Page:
Advertisement

Synchronization of Non-financial Capital and Value Creation: Japan Should Show ROE of ESG

  • Ryohei Yanagi
Chapter

Abstract

Japanese companies prefer to discuss non-financial information such as ESG (Environment, Social, Government) and CSR (Corporate Social Responsibility) when they set agendas for talks with investors. Investors, however, want to discuss information in the financial statements. Both types of information indicate potential for growth and creation of corporate value, and they can be synchronized through market value added (MVA). The author specifies that MVA as defined as portion with PBR (Price Book-value Ratio) above 1 equals to Intangibles (non-financial capital such as ESG/CSR). The equation responds to assertions in Japan’s Corporate Governance Code (CGC), Stewardship Code (SC) and the Ito Review, which promote discussions of capital efficiency (i.e., improved ROE) and non-financial information in a broad sense. It is a sort of pursuing “ROESG (Return On ESG)” concept. In this context, the author provides empirical research proving this correlation with statistical significance between ESG and ROE as well as a global investor survey. The book’s three financial strategies bring investors and corporations together in a quantitative dialogue as shown in Chap.  4. This chapter suggests an agenda for that dialogue taken from results of the investor survey, and how to synchronize financial and non-financial value in a quantitative dialogue. The chapter includes the integrated report of Eisai (one of the largest pharmaceutical companies in Japan for which the author serves as CFO) as a case study and shows that financial and non-financial information can be synchronized by reporting the MVA and Equity Spread (ES) as evidenced by Yanagi (2017a). Overseas investors severely criticize Japanese corporate management, as the author proves through surveys, interviews, and quantitative analysis. However, remember one of the Aesop’s Fables “The North Wind and The Sun” anecdote. “The North Wind,” only criticism does not blow the conventional way of corporate governance in Japan. “The Sun,” constructive dialogue is the ideal and effective way to unbutton the old wears as The Sun got win through gentleness in the anecdote. Corporations and investors both must seek for a win-win. That is “Synchronization of non-financial capitals (ESG) and Equity Spread (or ROE)” as my value proposition. And this chapter is the author’s conclusion.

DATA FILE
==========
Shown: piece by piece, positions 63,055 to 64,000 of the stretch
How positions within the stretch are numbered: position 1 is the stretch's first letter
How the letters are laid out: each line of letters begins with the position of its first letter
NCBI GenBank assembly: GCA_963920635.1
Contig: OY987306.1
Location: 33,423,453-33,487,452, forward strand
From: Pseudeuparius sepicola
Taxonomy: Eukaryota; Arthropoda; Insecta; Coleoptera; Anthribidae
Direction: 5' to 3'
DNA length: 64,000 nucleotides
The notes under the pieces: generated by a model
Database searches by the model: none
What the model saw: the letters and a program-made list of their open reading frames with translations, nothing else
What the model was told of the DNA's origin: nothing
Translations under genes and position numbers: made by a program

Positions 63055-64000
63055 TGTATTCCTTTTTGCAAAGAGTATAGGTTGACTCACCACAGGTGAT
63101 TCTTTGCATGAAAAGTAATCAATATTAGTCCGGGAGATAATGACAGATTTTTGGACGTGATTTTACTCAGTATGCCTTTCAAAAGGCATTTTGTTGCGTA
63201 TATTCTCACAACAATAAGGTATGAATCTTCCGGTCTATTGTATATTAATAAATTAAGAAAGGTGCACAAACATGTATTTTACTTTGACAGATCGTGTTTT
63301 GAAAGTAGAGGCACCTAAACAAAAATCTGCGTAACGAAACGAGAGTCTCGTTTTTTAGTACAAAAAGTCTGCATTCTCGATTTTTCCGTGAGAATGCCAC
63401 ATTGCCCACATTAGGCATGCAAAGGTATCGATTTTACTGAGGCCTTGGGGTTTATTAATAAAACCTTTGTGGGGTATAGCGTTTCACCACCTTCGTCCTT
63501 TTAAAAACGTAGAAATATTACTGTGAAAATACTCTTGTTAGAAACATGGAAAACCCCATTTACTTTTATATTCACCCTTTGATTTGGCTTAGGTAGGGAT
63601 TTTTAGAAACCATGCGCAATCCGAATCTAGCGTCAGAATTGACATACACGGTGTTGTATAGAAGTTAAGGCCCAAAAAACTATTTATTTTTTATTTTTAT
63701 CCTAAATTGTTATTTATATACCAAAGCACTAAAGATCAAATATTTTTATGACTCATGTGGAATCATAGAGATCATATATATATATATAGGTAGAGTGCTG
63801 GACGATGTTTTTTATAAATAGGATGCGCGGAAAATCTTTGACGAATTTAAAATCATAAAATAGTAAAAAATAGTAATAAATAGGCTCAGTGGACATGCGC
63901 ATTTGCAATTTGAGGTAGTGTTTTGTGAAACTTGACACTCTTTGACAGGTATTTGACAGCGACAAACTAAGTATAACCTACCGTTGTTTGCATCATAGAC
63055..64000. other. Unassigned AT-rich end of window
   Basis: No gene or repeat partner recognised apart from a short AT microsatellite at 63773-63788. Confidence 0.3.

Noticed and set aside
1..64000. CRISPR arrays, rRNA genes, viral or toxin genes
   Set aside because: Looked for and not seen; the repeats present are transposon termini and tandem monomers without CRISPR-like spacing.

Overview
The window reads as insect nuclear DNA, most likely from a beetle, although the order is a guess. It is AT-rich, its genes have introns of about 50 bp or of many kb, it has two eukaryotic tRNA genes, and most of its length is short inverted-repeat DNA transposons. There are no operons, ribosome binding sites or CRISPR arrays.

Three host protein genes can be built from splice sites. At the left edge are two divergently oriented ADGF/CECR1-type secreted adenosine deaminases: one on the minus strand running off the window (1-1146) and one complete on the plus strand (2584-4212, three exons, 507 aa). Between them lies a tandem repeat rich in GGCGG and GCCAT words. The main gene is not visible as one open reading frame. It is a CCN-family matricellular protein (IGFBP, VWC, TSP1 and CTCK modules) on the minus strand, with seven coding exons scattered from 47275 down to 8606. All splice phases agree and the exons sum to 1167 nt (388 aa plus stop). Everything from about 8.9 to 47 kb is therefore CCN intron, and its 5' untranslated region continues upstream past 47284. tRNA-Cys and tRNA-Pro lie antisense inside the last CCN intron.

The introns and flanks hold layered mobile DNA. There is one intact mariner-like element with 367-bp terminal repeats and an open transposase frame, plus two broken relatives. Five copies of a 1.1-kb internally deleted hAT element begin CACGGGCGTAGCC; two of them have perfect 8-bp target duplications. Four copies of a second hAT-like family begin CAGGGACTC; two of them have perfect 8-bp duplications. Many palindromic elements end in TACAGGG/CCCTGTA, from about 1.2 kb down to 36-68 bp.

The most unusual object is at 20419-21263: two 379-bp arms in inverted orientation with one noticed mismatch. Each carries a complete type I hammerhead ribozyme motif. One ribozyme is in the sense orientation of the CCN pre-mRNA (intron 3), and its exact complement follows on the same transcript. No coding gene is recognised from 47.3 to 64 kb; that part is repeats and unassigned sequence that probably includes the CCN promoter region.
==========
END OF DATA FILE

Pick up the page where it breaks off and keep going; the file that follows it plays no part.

Keywords

Non-financial capital ESG CSR Intangibles Equity spread MVA RIM Synchronization 

References

  1. Agarwal, V., Liao, A., Taffler, R., & Nash, E. (2008). The impact of effective investor relations on market value. SSRN. Working Paper.Google Scholar
  2. Botosan, C. A. (1997). Disclosure level and the cost of equity capital. The Accounting Review., 72(3), 323–349.Google Scholar
  3. Cokins, G., & Shepherd, N. (2017). The Power of Intangibles. Strategic Finance, 2017(5), 32–39.Google Scholar
  4. Dhaliwal, D. S., et al. (2011). Voluntary nonfinancial disclosure and the cost of equity capital: The initiation of corporate social responsibility reporting. The Accounting Review, 2011(1), 59–100. CrossRefGoogle Scholar
  5. Fombrun, C., & Shanley, M. (1990). What’s in a name? reputation building and corporate strategy. Academy of Management Journal, 33(2), 233–258.CrossRefGoogle Scholar
  6. Ide, S., & Takehara, H. (2016). Analysis of infiltrating process to stock price by patent Information—Technical competitiveness as mid-term alpha driver. SAAJ Journal, 54(10), 68–77.Google Scholar
  7. IIRC. (2013). The international IR framework. International Integrated Reporting Council.Google Scholar
  8. Ito, K. (2014). Integrated report from the perspective of managerial accounting. Kigyo kaikei, 66(5), 83–88.Google Scholar